So we say to ourselves, ever since the founding of this country, you know what, there are some things we do better together.  That’s how we funded the GI Bill.  That’s how we created the middle class.  That’s how we built the Golden Gate Bridge or the Hoover Dam.  That’s how we invented the Internet.  That’s how we sent a man to the moon.  We rise or fall together as one nation and as one people, and that’s the reason I’m running for President -- because I still believe in that idea.  You’re not on your own, we’re in this together.  (Applause.)

Charles Krauthammer--who represents the Delusional Right perhaps as well as anybody--spends his most recent column attacking a complete straw-man, namely, the belief that "the most formative, most important influence on the individual" is the government.  And here's Mit Romney's equally absurd straw-man argument:

To say that Steve Jobs didn't build Apple, that Henry Ford didn't build Ford Motor, that Papa John didn't build Papa John Pizza, that Ray Crock didn't build McDonalds, that Bill Gates didn't build Microsoft, you go down the list, that Joe and his colleagues didn't build this enterprise, to say something like that is not just foolishness, it's insulting to every entrepreneur, every innovator in America. It's wrong.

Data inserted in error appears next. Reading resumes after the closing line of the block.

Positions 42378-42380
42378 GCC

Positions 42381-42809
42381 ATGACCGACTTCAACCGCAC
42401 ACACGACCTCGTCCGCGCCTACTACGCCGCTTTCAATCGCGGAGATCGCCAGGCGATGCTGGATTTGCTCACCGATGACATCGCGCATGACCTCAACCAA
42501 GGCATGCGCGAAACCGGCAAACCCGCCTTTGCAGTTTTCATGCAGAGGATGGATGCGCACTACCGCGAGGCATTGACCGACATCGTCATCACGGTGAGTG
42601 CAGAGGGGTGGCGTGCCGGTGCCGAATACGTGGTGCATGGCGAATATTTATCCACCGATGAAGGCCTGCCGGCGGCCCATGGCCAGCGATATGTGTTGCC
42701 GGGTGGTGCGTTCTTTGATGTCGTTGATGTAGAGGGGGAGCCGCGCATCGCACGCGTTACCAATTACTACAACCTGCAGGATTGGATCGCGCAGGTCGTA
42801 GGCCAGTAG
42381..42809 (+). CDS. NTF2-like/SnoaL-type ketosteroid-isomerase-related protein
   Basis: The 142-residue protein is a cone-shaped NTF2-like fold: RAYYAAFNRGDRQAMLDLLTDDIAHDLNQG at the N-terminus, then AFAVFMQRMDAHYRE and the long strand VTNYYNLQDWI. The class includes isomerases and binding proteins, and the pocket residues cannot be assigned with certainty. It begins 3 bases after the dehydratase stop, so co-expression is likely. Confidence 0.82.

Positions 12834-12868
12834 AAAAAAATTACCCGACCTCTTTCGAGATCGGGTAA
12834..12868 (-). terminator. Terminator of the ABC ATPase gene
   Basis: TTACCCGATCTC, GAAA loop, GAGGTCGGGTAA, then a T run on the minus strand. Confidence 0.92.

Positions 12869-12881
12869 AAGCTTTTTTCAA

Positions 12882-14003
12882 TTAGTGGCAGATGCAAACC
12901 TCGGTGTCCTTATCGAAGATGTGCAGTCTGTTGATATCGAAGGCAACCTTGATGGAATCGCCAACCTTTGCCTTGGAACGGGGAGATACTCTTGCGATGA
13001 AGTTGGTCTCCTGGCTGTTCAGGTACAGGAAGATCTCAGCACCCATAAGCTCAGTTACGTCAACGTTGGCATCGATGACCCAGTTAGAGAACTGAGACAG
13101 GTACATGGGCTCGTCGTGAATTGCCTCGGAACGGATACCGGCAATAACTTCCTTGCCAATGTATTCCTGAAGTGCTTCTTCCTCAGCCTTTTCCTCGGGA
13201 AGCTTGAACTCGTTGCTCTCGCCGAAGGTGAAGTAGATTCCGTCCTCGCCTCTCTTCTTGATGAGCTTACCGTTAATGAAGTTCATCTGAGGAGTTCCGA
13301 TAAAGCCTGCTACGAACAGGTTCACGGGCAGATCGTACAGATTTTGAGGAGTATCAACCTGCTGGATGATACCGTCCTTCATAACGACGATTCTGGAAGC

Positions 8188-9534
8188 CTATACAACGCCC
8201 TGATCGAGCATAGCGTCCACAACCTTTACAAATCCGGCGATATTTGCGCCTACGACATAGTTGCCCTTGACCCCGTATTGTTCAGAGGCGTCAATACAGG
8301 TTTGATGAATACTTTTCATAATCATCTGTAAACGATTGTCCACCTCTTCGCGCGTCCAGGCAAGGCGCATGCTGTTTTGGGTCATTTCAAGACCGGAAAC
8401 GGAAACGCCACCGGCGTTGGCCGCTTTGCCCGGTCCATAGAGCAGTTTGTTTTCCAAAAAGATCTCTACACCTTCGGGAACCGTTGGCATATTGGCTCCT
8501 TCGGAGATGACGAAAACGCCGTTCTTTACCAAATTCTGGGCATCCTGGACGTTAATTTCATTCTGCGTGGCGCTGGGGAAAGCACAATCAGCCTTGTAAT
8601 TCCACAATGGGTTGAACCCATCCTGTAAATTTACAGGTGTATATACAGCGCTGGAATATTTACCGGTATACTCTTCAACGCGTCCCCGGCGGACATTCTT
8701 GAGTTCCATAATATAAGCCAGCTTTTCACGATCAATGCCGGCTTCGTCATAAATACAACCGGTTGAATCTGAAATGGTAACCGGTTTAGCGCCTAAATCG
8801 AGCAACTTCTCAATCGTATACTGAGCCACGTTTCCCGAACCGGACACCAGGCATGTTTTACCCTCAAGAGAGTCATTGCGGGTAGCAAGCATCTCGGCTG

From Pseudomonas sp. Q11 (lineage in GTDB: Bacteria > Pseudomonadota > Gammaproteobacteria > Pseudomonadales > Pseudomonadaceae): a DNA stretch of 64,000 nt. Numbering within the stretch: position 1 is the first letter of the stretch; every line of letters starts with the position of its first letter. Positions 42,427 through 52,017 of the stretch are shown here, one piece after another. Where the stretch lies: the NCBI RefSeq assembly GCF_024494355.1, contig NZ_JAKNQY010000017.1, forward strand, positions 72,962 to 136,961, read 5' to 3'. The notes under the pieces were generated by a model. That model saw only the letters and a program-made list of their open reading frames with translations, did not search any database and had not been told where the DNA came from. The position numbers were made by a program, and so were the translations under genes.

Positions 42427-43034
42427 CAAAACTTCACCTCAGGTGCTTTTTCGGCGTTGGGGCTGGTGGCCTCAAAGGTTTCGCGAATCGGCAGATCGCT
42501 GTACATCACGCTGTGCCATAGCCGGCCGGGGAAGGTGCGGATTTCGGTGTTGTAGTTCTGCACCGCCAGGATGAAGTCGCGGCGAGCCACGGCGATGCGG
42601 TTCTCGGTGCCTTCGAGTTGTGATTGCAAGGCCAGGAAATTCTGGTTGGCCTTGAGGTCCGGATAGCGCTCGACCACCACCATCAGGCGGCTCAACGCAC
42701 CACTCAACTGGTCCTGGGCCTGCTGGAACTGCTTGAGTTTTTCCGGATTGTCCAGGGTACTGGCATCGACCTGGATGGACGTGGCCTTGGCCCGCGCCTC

But Obama didn't say any of these things.  All he said--and again, tell me why he's wrong--was that individuals owe their success due to both "individual initiative" and help from others.  That's all he said.  And I don't see how anyone--aside from a total narcissist, in other words, people like Krauthammer and Romney--could find this in any way objectionable.